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One thing that really stood out to me was the fact that the displays are able to get very bright, and are easy to see even in direct sunlight. That’s true of both the cover and inside displays, though the peak brightness is higher on the cover screen.

Honor Magic V2 performance

Under the hood, the Magic V2 comes with a Qualcomm Snapdragon 8 Gen 2 processor, coupled with 16GB of RAM, and as you would expect, it’s a great-performing phone.

In day-to-day use, the device was able to handle multitasking with ease, load games nice and quick, and so on. I never found the device to lag or stutter, and for most, it’ll easily handle everything you can throw at it in 2023.

It’s helpful that the device has solid performance too. After all, with the extra screen real estate, you might be more inclined to work or play higher-performance games than you would a non-foldable phone.

Honor Magic V2 battery and charging

Powering the Magic V2 is a 5,000mAh battery, which isn’t tiny, but also not huge, especially for a phone like this.

Honor Magic V2 Port

That said, I was expecting to have more issues with the battery than I did. I found that the battery was still able to get me through the day the majority of the time, and while I wouldn’t expect to get more than a day, I think most should have a similar experience to me. Sometimes, you will have to charge before the end of the day, but for the thinness and performance on offer here, the battery life is quite good.

You are a little limited in how you charge the battery, though. The Magic V2 doesn’t support wireless charging at all, which is a little frustrating in 2023. Thankfully, it can charge through a wire relatively quickly, at 66W.

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Honor Magic V2 camera

On the back of the device can be found a triple camera array. You’ll get a 50-megapixel main camera with an f/1.9 aperture, along with a 50-megapixel ultrawide camera and a 20-megapixel telephoto camera with a 2.5x optical zoom.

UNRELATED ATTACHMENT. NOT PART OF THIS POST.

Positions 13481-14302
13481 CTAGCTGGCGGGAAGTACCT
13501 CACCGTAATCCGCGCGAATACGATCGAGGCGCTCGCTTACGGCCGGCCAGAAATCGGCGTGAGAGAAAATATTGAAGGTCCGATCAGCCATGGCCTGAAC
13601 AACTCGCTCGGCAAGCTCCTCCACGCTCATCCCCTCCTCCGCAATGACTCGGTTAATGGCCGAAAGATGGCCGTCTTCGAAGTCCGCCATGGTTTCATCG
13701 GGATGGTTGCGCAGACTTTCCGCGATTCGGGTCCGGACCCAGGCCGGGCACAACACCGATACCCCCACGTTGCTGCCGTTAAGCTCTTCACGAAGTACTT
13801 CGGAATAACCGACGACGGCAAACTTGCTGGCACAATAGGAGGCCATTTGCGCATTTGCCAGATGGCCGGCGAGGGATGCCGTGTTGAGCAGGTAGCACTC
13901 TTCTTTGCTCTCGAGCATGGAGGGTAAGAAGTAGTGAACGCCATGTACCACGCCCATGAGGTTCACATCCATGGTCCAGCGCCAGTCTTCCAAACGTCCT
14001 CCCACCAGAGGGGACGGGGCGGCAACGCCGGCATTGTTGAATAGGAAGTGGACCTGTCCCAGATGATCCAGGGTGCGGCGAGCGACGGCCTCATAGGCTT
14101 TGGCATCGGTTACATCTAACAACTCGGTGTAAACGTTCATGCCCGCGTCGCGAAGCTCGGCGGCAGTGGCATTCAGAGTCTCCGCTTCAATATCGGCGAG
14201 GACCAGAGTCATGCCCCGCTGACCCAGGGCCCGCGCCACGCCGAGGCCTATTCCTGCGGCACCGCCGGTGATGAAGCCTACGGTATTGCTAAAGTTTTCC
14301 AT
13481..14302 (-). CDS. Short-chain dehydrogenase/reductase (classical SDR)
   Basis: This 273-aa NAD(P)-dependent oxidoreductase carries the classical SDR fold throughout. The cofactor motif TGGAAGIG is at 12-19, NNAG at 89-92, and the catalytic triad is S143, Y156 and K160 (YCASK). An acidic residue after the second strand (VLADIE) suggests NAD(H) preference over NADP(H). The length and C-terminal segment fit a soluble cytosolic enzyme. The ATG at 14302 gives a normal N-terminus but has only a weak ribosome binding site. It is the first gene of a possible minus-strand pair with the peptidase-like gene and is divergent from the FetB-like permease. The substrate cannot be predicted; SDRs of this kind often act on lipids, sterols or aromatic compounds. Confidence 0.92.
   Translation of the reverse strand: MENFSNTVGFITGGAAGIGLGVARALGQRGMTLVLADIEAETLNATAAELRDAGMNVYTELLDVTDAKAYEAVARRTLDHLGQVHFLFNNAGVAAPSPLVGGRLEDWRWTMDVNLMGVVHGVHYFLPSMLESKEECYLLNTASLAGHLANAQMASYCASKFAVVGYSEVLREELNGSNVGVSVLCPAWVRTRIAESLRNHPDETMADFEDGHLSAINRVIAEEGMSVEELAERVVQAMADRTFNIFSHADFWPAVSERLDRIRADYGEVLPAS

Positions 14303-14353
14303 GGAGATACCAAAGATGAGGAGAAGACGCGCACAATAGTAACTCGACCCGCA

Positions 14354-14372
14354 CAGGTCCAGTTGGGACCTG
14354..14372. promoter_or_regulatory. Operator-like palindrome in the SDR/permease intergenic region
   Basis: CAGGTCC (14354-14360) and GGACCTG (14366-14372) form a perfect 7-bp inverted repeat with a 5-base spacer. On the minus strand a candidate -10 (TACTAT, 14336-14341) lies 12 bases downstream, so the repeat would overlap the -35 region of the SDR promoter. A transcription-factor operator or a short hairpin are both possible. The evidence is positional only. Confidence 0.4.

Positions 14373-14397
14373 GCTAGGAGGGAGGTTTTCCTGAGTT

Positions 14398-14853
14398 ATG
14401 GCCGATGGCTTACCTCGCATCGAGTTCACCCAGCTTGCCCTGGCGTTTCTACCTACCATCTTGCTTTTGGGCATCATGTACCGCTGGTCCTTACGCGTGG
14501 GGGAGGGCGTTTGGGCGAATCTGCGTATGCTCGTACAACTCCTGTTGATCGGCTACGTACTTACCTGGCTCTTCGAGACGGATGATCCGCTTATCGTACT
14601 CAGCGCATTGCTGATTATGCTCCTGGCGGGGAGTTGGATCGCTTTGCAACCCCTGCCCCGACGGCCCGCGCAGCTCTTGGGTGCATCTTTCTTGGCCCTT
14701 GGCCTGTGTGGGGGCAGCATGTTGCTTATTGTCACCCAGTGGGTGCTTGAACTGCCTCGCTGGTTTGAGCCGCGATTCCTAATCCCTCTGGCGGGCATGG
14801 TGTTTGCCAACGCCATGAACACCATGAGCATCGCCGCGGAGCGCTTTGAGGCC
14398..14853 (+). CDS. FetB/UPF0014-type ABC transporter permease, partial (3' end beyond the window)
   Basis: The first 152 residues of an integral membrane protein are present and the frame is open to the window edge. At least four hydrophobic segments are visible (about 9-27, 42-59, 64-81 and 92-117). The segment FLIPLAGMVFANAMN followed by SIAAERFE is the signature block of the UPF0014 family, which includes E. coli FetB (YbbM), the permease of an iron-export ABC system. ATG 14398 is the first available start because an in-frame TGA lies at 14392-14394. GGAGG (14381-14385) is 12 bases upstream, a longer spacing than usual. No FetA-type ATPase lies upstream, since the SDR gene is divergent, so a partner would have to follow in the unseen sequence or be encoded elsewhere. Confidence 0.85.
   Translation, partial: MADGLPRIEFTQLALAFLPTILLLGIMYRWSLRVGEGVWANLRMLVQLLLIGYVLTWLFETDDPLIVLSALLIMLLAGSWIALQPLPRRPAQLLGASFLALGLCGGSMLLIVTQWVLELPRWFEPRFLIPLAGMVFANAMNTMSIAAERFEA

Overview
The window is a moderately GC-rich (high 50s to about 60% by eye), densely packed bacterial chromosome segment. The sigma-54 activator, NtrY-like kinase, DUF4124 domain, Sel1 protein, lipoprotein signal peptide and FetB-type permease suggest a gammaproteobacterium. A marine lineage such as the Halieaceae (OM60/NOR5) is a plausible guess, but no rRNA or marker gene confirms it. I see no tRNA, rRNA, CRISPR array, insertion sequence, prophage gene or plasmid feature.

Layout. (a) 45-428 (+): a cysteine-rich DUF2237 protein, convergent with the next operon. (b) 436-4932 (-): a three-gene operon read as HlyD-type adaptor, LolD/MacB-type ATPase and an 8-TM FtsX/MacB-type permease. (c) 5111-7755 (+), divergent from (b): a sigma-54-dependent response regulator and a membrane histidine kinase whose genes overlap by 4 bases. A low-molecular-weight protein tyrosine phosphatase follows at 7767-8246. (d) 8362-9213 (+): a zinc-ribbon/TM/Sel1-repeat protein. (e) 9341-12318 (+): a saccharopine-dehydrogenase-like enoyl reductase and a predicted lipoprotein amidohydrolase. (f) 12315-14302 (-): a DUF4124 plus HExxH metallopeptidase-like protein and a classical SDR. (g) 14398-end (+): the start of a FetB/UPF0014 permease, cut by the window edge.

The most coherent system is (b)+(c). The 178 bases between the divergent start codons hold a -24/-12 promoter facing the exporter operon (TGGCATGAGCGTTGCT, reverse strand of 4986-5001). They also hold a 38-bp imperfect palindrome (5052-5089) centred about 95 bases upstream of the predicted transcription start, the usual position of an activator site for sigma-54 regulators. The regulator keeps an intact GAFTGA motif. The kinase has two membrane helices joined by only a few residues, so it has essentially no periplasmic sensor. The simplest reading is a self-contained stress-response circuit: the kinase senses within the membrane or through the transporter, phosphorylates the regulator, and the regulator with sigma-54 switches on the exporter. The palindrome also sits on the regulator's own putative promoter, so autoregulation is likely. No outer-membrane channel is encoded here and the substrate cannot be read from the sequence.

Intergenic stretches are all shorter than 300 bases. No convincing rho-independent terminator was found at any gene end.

Honor Magic V2 Cameras

It’s a good selection of cameras overall, and makes for a relatively versatile camera experience. That said, I can’t help but wish the telephoto camera had a slightly better zoom.

In well-lit environments, the camera was mostly able to capture vibrant, detailed photos, using all three cameras. As you would expect, images start to deteriorate the more you zoom, but zoom at up to around 5x still looked quite good. The phone captured pretty good low-light photos, too, though not quite as impressive as the Pixel Fold.

The camera wasn’t perfect, though. I found that it struggled a little with lighting around the edges, and the cameras weren’t as consistent as I might have liked. But for the most part, the camera quality is great on the Magic V2.

Honor Magic V2 software

I’m reviewing a version of the Magic V2 with pre-release global software. I’ll update this article when the MagicOS software is finalized.


The Honor Magic V2 is an excellent example of pushing the boundaries for foldable phones. It takes the already-solid Magic Vs, and foldables in general, and adds a thinness and portability that I hope other manufacturers adopt. The phone has yet to launch outside of China, but a global version is expected soon, and if you have it available and want a foldable phone, it’s absolutely worth considering.

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The competition

The competition in the foldable space has been heating up. Google has finally launched the Pixel Fold, and it offers what I think is the best software experience you can get on a foldable right now. But the Magic V2 is a little more refined and more powerful than the Pixel Fold.

The other major competitor is the Galaxy Z Fold 4, and it’s also worth considering. I, however, prefer the Magic V2 for its wider front screen, which I find to be more useful.

Should I buy the Honor Magic V2?

Yes. If it’s available to you, it’s a great foldable device.